Laurent Gbagbo's mistake was holding elections in the first place. The Ivory Coast president was still in power in 2010, even though his mandate had expired in 2005. But while he postponed the vote numerous times, international pressure finally forced his hand -- Gbagbo was known to complain that he was "obliged to carry out the [French] Revolution of 1789 under the scrutiny of Amnesty International."

The election went ahead in November 2010, setting the stage for a showdown between Gbagbo and Alassane Ouattara. Like strongmen everywhere, Gbagbo seemed shocked to find his people's undying loyalty in doubt: When the election commission declared Ouattara the winner with 54.1 percent of the vote, he simply refused to relinquish power. Many observers suspected nothing less from a candidate who used the campaign slogan: "We win or we win."  

Both Gbagbo and Ouattara took the oath of office, leading to escalating violence between the two candidates' supporters that eventually devolved into civil war. "We are not going to give up," Gbagbo said, painting a portrait of an international conspiracy to oust him from power. "Our greatest duty to our country is to defend it from foreign attack."

U.N. and French forces eventually did help oust Gbagbo from power, ending the four-month civil war and eventually resulting in his extradition to the International Criminal Court. The former president, however, never abandoned his attempts to play on his people's fears of colonialism: As he put it, "I find it absolutely incredible that the life of a country is played out, in a game of poker, in foreign capitals."


The List

8 Ways the World Has Changed Since Obama's Election

With Election Day finally upon us, it's worth reflecting on what a difference four years makes.

During the 2012 presidential election, Republicans assailed President Barack Obama's economic record by invoking Ronald Reagan's famous question: Are you better off than you were four years ago?

What if we asked the same question about the world? Four years is a long time, and you might be surprised by just how much has changed since Obama was elected in 2008. Here's a look at eight of the most important and interesting trends.


Yes, the world had iPhones four years ago and Facebook, Twitter, and Reddit were all part of the webscape, but the face of technology has changed dramatically since the last election -- most notably by reaching roughly a billion more people. Since November 2008, the number of Internet users worldwide has soared from roughly 1.5 to roughly 2.5 billion -- a 40 percent increase. At the same time, the number of Facebook users increased tenfold from 100 million to more than 1 billion and the average number of Tweets per day increased from around 300,000 to 340 million. (During the hour-and-a-half-long presidential debate in Denver, Twitter fanatics posted more than 10 million times.)

Just how much the speed of technological change has affected world politics still a matter for debate, but it seems clear that Twitter and Facebook played at least some role in the uprisings that spread across the Arab world in 2011. The Occupy movement, too, made use of social media and, perhaps more creatively, harnessed the power of drones -- now sold privately for as little as $300 -- to monitor police brutality. (Watch this video from Occupy Warsaw.) Other technological advances that were perhaps unimaginable back in 2008 include private space travel, radar that can see through walls, and mosquito lasers.


At this time four years ago, Lehman Brothers had only recently collapsed, Japan still had a larger economy than China, and European leaders had yet to hold their first debt crisis summit. Unfortunately, this period of great change has not brought much relief to a sluggish global economy. The International Labor Organization estimates that the global unemployment rate has risen from 5.6 percent in 2008 to a projected 6 percent in 2012 (with more than 200 million people currently out of work around the world out of 3.3 billion workers), and reports that the 2011 global employment rate of 60.3 percent is 0.9 percentage points lower than before the recession -- translating into 50 million "missing" jobs in the world economy. As youth and long-term unemployment rise, poverty rates and inequality have also increased in half of the world's advanced economies and one-third of the world's developing economies, heightening the risk of social unrest everywhere from Europe to North Africa. World gross product has recovered after falling 2.4 percent in 2009, but growth is decelerating, raising the specter of another economic downturn afflicting developed and developing countries alike.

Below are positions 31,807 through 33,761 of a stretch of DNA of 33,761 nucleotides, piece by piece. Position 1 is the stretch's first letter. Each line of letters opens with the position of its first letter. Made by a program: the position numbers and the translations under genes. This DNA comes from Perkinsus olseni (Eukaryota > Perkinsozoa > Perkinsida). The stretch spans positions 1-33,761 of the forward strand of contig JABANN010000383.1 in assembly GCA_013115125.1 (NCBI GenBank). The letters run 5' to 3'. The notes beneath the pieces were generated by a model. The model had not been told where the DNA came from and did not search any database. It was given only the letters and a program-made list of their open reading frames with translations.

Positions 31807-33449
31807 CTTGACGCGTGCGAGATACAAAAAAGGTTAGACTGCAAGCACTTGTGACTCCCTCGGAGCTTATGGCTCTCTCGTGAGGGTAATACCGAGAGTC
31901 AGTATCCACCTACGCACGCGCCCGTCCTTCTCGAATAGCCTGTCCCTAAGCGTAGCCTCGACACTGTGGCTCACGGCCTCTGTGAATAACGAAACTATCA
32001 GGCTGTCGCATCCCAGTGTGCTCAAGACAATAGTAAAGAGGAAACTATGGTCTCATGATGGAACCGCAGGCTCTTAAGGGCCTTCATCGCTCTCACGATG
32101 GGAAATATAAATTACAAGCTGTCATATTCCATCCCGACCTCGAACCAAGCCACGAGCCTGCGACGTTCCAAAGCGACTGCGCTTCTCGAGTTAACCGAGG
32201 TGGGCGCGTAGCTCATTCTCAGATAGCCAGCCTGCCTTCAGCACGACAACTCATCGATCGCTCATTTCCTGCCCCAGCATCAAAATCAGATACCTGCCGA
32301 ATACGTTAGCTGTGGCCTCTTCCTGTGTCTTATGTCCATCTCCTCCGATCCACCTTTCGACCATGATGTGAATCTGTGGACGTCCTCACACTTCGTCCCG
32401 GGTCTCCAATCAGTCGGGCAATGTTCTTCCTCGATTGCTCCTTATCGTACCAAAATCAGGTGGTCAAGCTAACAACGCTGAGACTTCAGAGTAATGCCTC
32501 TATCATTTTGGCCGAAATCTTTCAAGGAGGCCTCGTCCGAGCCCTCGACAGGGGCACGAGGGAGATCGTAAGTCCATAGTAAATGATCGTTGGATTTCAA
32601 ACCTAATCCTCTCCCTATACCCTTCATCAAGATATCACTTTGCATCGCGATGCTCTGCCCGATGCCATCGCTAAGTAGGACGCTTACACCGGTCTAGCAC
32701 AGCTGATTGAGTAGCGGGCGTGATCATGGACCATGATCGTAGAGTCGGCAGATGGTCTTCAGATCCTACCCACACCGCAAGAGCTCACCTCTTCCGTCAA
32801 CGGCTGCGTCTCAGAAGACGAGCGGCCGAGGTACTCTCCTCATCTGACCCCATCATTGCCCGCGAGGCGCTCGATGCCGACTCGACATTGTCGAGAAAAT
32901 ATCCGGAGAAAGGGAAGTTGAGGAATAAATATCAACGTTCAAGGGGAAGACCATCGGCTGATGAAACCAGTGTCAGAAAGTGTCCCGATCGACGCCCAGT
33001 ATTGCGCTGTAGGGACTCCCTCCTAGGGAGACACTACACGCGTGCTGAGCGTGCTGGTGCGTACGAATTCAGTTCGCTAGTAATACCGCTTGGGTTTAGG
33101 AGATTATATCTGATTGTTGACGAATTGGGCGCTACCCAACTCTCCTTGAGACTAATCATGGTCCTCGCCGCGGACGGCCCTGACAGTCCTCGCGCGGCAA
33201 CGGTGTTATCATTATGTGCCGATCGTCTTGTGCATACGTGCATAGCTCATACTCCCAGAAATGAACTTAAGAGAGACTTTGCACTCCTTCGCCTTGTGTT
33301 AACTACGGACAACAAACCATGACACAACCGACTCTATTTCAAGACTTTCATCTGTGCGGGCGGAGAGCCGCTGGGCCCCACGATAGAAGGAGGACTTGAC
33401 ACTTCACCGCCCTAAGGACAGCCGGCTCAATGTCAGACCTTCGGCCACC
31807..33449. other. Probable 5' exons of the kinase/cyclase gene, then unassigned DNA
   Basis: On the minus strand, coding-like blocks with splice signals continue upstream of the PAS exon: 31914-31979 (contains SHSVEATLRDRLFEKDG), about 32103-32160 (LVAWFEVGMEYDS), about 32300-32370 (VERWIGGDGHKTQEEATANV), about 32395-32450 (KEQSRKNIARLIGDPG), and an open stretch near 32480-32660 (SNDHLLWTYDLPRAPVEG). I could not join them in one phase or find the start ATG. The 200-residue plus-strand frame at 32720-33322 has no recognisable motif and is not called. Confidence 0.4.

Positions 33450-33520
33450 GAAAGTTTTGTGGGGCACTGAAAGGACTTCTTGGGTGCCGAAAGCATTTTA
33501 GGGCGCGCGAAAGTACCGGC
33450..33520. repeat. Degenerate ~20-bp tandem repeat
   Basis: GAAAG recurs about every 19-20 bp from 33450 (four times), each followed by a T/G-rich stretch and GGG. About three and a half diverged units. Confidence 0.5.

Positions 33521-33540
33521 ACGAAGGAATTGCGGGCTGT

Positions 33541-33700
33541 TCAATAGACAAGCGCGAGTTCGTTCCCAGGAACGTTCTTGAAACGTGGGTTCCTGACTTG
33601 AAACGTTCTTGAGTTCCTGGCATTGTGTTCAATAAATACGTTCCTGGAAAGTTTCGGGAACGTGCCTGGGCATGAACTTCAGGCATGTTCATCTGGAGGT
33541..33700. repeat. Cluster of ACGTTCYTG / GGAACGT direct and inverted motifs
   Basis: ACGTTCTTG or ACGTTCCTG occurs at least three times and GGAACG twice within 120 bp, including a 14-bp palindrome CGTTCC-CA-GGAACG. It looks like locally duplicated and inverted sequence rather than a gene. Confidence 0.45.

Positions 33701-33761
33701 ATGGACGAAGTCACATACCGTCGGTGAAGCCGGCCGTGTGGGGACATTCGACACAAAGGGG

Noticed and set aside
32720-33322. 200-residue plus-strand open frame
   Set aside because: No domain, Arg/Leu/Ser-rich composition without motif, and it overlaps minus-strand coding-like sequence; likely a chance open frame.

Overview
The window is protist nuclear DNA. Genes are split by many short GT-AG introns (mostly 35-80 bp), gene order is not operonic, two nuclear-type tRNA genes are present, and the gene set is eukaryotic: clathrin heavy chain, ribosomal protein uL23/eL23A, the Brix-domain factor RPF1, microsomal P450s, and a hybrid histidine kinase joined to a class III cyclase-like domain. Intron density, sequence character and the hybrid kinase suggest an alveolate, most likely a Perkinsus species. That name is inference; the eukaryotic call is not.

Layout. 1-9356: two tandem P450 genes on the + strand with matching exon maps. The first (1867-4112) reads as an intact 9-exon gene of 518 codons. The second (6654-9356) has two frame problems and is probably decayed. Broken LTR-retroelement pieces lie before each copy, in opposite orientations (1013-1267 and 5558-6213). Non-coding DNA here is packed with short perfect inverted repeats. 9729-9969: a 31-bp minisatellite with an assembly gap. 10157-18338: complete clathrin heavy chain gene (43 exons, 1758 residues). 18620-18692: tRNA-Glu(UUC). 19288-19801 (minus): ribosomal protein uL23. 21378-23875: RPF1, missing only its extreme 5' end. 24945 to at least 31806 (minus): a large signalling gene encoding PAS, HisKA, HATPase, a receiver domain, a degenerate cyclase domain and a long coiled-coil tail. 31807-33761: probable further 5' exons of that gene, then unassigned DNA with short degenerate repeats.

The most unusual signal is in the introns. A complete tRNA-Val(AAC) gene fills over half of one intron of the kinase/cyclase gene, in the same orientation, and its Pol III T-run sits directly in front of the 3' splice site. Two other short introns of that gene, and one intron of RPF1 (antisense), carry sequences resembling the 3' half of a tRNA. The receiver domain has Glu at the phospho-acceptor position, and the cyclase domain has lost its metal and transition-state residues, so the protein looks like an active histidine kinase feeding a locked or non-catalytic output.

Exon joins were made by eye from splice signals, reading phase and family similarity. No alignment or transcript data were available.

The United States is still the largest economy in the world, but over the course of Obama's term China has overtaken Japan as the world's second-largest economy and Brazil has surpassed Britain as the world's sixth-largest. Meanwhile, the United States has fallen from first place in the World Economic Forum's 2008-2009 Global Competitiveness Index to seventh place in the organization's 2012-2013 ranking (Switzerland now tops the list). The report praised the country's innovative corporate sector, first-class university system, and flexible labor markets but raised alarm bells about its partisan gridlock and wasteful spending. "A lack of macroeconomic stability continues to be the country's greatest area of weakness," the study concluded.


Four years is too short of an interval to meaningfully capture the extent of climate change, but one area that stands out for its rapid deterioration is Arctic sea melt. Every summer, part of the Arctic Ocean melts away and historically, about half of it is gone by September. Since scientists began monitoring ice melt in the 1970s, however, melting has accelerated substantially so that ice now covers only about a quarter of the Arctic Ocean at its lowest point. Even in the last four years, the low point -- the day when melting stops and the sea begins to gradually freeze over again -- has dropped appreciably, from 1.61 million square miles of ice coverage (29 percent of the Arctic Ocean) in 2008 to 1.32 million square miles (24 percent of the Arctic Ocean) in 2012.

The average ice extent for the month of September, a standard measure for the study of Arctic sea ice, tells a similar story. In 2008, it stood at 1.80 million square miles, whereas this year it clocked in at 1.39 million square miles -- 48.7 percent below average and the lowest level in the satellite era. Arctic ice is disappearing so quickly that Peter Wadhams, a Cambridge University professor who has been collecting data on ice thickness from submarines for many years, predicts that the ice will melt completely by 2015 or 2016.